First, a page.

By ANDREW CREASEY | HeraldandNews.com
It’s a nationwide trend, and there’s a strong argument that Oregon is its capital.
Food carts have become the darling of the culinary scene, providing aspiring chefs a cheap framework to start a business and create a unique dining experience.
In Portland, over 400 food carts pepper the metro area. They have become an iconic part of downtown and a signature of the city, drawing the attention of the New York Times and food writers across the country.
But in downtown Klamath Falls, the number of food carts is exactly zero.
Klamath Falls resident Janice Drake, whose food truck Jan’s Ohana Grill and Ice sells shaved ice and hot sandwiches, has been trying, unsuccessfully, to change that.
She has run into a litany of issues, from city code requirements to public health stipulations to landowners’ permissions, that have foiled repeated attempts to acquire a consistent location to park her truck downtown.
Lots of problems
There was the lot across from the Klamath Falls Public Library. Drake obtained permission from the landowners to use it, but the city said she would need to pave the lot before she could start selling food.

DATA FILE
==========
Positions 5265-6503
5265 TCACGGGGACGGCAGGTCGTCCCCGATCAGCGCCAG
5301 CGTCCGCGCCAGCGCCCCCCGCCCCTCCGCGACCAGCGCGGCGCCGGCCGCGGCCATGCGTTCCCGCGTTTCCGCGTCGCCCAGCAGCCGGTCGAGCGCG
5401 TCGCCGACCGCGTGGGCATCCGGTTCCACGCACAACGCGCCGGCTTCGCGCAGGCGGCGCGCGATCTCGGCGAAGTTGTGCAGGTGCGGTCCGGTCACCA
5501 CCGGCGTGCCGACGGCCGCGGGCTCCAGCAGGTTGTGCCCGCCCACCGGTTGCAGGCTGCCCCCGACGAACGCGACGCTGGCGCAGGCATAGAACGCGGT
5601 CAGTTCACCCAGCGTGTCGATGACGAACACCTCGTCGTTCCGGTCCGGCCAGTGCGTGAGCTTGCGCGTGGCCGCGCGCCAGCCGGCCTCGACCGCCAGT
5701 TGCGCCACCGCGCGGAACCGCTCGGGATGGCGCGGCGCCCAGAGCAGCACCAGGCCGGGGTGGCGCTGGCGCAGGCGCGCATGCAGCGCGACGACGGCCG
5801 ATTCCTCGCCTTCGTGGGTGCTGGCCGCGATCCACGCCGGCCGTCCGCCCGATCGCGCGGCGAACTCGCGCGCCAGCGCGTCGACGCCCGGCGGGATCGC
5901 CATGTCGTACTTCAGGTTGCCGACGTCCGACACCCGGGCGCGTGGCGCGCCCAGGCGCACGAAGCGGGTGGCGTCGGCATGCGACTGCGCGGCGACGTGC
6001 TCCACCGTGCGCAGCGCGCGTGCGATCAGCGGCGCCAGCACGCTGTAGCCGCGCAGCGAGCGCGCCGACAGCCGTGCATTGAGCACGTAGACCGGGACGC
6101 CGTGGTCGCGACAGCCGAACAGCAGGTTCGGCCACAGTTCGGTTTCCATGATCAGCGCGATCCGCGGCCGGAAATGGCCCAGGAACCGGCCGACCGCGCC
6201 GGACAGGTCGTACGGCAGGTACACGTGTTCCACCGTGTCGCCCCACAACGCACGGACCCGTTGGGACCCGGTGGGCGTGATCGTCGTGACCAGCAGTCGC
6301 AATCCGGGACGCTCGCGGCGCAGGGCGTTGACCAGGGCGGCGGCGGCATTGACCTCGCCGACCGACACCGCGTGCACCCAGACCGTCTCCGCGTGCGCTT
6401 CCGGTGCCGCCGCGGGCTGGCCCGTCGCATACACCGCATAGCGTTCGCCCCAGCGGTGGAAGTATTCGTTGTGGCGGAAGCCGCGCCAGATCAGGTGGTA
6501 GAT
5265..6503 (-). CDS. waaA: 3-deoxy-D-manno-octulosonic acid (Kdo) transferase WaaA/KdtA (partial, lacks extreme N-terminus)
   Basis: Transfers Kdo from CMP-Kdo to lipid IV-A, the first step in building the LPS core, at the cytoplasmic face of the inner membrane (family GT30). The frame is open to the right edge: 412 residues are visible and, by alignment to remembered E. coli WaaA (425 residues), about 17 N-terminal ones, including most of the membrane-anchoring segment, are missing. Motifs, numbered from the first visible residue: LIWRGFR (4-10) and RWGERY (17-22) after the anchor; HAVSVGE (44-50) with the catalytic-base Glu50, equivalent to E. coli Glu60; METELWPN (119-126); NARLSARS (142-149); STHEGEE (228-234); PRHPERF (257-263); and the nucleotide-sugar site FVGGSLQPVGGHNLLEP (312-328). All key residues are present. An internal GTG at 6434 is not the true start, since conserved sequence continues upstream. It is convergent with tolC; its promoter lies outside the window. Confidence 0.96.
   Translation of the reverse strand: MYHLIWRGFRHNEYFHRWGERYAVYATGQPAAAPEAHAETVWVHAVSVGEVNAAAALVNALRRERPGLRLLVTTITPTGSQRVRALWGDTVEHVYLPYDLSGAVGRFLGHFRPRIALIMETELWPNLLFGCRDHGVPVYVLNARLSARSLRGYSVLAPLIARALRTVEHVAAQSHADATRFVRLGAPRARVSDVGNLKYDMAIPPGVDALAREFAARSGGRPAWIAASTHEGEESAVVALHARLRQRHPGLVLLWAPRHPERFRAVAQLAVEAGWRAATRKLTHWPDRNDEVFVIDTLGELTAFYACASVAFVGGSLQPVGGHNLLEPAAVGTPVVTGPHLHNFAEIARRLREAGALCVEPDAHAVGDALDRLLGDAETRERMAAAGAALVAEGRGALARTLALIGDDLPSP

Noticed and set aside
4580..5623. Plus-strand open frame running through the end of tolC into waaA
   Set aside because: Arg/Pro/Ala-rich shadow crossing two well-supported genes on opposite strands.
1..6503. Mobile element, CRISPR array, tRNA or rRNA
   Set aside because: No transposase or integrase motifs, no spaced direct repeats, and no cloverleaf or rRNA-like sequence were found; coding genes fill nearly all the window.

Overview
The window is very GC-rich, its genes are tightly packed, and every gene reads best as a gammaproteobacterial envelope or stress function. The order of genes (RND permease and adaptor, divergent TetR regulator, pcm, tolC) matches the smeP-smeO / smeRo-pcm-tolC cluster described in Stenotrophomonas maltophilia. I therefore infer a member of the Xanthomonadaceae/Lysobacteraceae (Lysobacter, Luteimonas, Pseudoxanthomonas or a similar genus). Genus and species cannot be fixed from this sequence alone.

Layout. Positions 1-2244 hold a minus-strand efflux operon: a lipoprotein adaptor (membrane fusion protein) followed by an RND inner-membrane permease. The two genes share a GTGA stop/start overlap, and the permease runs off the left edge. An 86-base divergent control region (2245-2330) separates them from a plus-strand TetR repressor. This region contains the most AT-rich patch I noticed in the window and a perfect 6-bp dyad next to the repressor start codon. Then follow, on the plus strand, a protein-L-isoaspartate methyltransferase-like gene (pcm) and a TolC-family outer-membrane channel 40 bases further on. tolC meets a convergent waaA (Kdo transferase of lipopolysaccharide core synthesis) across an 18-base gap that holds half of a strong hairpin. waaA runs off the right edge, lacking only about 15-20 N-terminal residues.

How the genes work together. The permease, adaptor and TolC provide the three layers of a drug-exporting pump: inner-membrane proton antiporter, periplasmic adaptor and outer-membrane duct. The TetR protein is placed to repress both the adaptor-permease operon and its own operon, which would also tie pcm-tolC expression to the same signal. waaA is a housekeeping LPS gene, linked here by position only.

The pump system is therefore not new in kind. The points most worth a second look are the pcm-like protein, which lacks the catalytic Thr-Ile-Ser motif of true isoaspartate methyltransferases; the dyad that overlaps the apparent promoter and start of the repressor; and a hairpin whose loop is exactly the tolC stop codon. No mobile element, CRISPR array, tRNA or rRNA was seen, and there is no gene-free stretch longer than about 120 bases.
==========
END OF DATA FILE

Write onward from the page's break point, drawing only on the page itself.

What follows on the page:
There was an empty lot on the corner of Main and South Sixth streets. Turns out she had to pave that one, too.
There was a lot across from AMA Gas on South Sixth Street. It didn’t have power, and there was a $600 charge to start electric service.
Not to mention that if she did find a location, it would have to be within a five minute walk of a bathroom, and Drake would need written permission from that bathroom’s owner that it could be used. A portable toilet doesn’t count.
Drake hasn’t constrained her search to downtown. She’s requested permission from a number of businesses, including Grange Co-op, Bi-Mart, Staples, Wal-Mart and Habitat for Humanity’s ReStore. She always offers to pay for the use of the property, but has been turned away.
She did park for a time in the lot of the Golden West Hotel across the street from The Home Depot, but business was so bad she had to move.
Finally, fed up, she put her house on the market, and she’s moving to Medford, where she says food vendors can make $400 a day.
“It’s like they don’t want you to get ahead in this town,” Drake said. “I dread going over the hill. If business would pick up and I could do business here, I would stay here.”